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From Stickleback to interactome
BETHESDA, Md.—The National Human Genome Research Institute (NHGRI) in late summer announced two grants illustrating the diversity of genomics research: one program, at Stanford University, investigates vertebrate diversity through stickleback fish. The other, based at Boston's Dana-Farber Cancer Institute (DFCI), uses a viral model to consider how genetic variations and pathogens combine to induce disease states in cellular networks.
The two grants were made through NHGRI's Centers of Excellence in Genomic Science (CEGS) program, with $16 million to DCFI and $14 million to Stanford. The varied topics are no accident. Although Jeff Schloss, NHGRI's program director, technology development, says the Institute tends to fund highly focused projects like large-scale sequencing or developing HapMaps, CEGS aims for ideas "that will have a large impact in genomics that can't be done under standard grants programs" or that makes a large and exportable advance in genomics, as did microarrays.
Although Schloss says science drives the program, CEGS also carries a training element, expecting institutions to involve post doctoral researchers and graduate students. "Many of these grants," says Schloss, "have ended up being at institutions where there's already a significant presence of genomics, but even so, they've helped to reinforce or strengthen the genomics presence and the ability to advance genomics research more on campus." Projects should also involve people from minority communities: beyond drawing more minorities into science, Schloss says, NHGRI has selfish reasons. Genomics research inherently addresses genetics in various communities, meaning scientists need to work effectively with societal expectations that may stigmatize "bad genes" or affect healthcare.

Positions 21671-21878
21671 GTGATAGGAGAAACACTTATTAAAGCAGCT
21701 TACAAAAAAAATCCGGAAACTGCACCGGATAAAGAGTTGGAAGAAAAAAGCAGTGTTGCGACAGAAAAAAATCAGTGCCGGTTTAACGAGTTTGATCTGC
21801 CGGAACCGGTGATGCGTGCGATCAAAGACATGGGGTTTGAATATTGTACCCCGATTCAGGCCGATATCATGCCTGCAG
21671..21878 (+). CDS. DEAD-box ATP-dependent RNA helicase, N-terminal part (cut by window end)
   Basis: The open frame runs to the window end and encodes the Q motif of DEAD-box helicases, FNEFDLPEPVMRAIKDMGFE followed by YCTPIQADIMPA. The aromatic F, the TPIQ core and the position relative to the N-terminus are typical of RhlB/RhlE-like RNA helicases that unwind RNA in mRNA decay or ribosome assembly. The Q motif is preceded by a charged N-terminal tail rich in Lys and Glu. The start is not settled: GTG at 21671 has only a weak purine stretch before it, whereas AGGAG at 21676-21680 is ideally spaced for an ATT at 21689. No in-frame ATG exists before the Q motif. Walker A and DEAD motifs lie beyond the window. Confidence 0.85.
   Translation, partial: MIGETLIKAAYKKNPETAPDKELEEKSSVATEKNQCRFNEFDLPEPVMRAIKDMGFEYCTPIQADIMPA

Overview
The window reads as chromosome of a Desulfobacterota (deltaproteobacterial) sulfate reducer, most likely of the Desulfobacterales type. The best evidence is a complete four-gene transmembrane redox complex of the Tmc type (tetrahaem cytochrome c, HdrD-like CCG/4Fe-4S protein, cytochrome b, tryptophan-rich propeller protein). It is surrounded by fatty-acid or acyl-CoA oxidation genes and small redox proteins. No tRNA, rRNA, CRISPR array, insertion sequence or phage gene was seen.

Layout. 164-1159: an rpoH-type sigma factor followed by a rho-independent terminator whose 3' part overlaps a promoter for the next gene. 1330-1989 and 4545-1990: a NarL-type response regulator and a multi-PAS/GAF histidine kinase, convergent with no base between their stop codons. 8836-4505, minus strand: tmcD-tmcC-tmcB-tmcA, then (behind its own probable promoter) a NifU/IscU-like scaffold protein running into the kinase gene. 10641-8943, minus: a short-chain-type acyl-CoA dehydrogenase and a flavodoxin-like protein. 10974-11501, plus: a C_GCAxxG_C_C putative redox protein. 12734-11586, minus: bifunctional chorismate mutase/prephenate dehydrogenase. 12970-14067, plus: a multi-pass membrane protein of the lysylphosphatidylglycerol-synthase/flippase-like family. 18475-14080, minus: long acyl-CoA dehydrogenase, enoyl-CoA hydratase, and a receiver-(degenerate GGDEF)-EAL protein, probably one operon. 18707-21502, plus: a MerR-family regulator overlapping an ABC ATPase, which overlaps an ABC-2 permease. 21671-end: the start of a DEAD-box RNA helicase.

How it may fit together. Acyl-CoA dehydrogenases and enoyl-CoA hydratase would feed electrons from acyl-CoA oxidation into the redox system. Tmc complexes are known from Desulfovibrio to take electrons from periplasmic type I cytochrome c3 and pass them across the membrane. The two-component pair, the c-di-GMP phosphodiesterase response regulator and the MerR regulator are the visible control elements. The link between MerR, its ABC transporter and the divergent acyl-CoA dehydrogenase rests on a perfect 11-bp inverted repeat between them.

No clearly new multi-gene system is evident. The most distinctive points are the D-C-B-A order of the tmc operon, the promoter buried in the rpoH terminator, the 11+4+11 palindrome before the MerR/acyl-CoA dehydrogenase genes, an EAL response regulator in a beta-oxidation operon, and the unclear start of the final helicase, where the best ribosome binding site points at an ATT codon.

With the Stanford program entering its second five-year grant period, David Kingsley, professor of developmental biology, Howard Hughes Medical Institute and Stanford School of Medicine, has seen results through the minority program. "Because we have an existing program," he says, "we have seen the successes that come from students doing research, writing papers, and being about to talk about that in their essays and interviews" when they apply to graduate programs in medicine and other fields.
Kingsley sees stickleback fish—which are studied in dozens of labs around the world—as a valuable new model for investigating long-standing problems of genetic mechanisms with potential relevance to humans.
"This is an incredibly exciting time in genetics and genomics," says Kingsley. "Large-scale sequencing has made it possible to see the genome of lots of different animals, including humans. I think that it's still very hard to stare at a genome sequence and know what all the base pairs are doing, and studies of model organisms are going to help us interpret and sort through that flood of genome information that's coming from the genome projects. So genomics plus genetics is much more powerful than either one alone."
Meanwhile, Marc Vidal, associate professor of genetics at DCFI and Harvard Medical School, says that the DFCI CEGS builds on the Center for Cancer Systems Biology, founded in 2004 to encourage more integrative work between scientists wanting to understand disease in the post-genomic era. He hopes to see value to drug discovery from research into how gene products, proteins, RNA, and other macromolecules interact within cells by analyzing the human interactome network and protein-protein interactions as well as how genetic differences between people affect their reactions to environmental perturbations.